The Computer Blog

Saturday, June 16, 2007

Another Reason Not To Buy Apple's Current Airport Extreme Router

A while back, I wrote about how Apple’s nonsensical omission of Gigabit Ethernet was a reason to avoid buying the unit until Apple corrected it. Well, Dwight Silverman of the Houston Chronicle found another reason. He took a unit and ran it against Gibson’s “Shields Up” website (http://www.grc.com). You can see what he found here.

In short, Apple’s unit is less secure than almost any other unit on the market. Like the Gigabit Ethernet omission, Apple’s rationale is that this doesn’t matter to consumers. Well, I’m a consumer, and I say both of them do. I can get both of those features and “N” networking by buying a D-Link DIR-655 wireless router for $50 less than Apple’s Airport Extreme. That’s sad, especially when I would like to buy the Apple product.

Let me put it another way, Apple. I already have those features on my current 802.11G router. Why would I want to go backwards?

If It Ain't Broke, "Safari" It!

I was one of those who downloaded Apple’s Safari browser the same day it was released, and re-downloaded copies again a couple of days later when the security update was released. I’ve been watching both Apple and several financial analysts with humor as Jobs’ fantasizes about Safari’s and Apple’s success with this effort. Everyone’s wondering why Apple did this, including me.

As a switcher who has become largely an Apple loyalist, I downloaded Safari more as a curiosity and "just to have it" instead of any intent to use it to replace either IE 7 or Firefox when I’m on Windows XP. Since I use Safari most of the time when I’m on Tiger, I’m well aware of Safari’s limitations. Part of my curiosity was to see if Apple might have fixed them in this newest version, whether on the Mac or PC side. They haven’t, and that means there is no chance Safari will change my Windows-based surfing habits.

No matter which operating system you’re on, Safari seems to have a problem with correctly rendering certain websites. It seems to have the most problem rendering sites that are largely Java or Flash based. Many of the critical websites I need for work and financial business fit that category; I mostly use Firefox for those (whether I am on Tiger or XP) and sometimes IE7 when I am on XP.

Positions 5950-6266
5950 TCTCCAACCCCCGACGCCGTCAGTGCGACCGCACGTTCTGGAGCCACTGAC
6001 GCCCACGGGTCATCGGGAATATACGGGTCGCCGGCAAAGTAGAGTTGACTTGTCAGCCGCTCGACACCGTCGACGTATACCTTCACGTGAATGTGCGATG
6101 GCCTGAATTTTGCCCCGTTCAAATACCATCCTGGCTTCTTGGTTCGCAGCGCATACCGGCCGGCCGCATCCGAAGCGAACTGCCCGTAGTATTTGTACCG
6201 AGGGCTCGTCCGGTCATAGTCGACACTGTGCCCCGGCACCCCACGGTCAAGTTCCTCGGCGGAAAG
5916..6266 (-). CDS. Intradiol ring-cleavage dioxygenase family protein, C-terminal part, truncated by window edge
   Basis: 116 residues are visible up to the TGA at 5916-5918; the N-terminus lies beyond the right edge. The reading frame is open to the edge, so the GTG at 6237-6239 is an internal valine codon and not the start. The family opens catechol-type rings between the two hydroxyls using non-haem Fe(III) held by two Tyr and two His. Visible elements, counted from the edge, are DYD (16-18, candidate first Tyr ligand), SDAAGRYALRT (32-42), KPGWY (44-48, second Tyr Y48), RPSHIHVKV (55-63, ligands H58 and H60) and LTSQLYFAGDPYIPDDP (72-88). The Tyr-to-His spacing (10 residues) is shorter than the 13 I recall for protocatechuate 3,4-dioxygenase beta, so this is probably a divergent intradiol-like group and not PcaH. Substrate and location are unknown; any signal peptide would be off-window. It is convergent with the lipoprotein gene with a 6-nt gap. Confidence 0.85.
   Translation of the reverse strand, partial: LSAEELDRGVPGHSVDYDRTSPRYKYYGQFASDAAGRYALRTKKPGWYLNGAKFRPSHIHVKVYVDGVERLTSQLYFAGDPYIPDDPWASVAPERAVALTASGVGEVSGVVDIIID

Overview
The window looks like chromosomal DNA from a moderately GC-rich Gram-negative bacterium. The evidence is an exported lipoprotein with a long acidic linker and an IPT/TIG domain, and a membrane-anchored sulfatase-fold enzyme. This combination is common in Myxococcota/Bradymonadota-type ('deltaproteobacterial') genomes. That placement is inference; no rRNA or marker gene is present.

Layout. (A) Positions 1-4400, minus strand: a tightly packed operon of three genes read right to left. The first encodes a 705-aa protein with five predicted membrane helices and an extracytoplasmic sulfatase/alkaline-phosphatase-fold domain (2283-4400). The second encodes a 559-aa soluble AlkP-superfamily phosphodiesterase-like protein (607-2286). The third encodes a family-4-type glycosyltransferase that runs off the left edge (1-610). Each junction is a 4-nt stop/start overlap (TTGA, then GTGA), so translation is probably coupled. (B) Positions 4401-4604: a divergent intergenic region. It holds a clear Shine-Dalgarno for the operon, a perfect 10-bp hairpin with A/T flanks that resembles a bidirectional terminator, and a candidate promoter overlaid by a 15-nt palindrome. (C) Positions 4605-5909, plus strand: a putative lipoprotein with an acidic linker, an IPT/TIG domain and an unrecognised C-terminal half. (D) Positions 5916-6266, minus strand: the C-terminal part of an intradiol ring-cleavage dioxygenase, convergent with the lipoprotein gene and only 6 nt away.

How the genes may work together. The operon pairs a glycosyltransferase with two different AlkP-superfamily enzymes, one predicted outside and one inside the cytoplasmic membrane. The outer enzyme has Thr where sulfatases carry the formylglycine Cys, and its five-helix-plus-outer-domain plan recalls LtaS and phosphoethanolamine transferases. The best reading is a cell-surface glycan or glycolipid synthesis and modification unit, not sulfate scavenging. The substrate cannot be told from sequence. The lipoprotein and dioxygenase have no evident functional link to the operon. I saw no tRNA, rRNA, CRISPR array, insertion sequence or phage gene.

I can understand, too, Windows users bitching about Safari not importing bookmarks from other browsers. I’m not one of those who are going to harp at Apple about doing everything the Windows way when on Windows; I think that’s a ridiculous and very limiting expectation. In this case, though, I am having a hard time understanding how Apple left that feature out, especially when Jobs is making the ultimate fantasy talk about Safari taking over the Windows market. If that was really the case, wouldn’t Apple have included that feature in an effort to ensure users switched? That says to me that the talk of becoming a Windows giant is a smokescreen, and Apple had some other motive for doing it. I suspect it had to do with the iPhone and trying to give people not familiar with Safari on the Mac side a chance to use it so it wouldn’t hold them back. If it even factored into reasoning to purchase iPhone or not, that is. The reality is that while some of Safari’s features are pretty cool, most of those features (like tabbed browsing and fast rendering) exist in most other Windows’s browsers; and its infrequent but noticeable failure to properly render some websites makes it the little kid on the Windows block.

If Safari is Apple’s Trojan Horse, it’s about to get blown up as it rolls through the front gate!

Sunday, June 10, 2007

Doesn't anyone proofread these things?

Here's what an Apple technical document said about a problem when "hot-swapping" an external display with one of the new MacBook Pro's:

"Issue or symptom
When hot-plugging an external display into your MacBook Pro, you may notice the external display occasionally stays dark, or the internal display of the MacBook Pro appears to flash or turn black.

Sometimes, when switching from an S-Video to a DVI connection, the internal display may appear black or display only the mouse cursor.

Products affected
-MacBook Pro (15-inch 2.4/2.2GHz)
-MacBook Pro (17-inch 2.4GHz)

Solution
1) Wait 5 seconds for the screen to automatically re-size or activate.
2) If this doesn't occur after 5 seconds, click on Detect Displays in the Displays pane of System Preferences.
3) If the internal (or external) display still doesn't re-size or activate, press the F7 key to turn on mirroring mode, or restart the computer."

Does anyone other than me find #2 hilariously funny?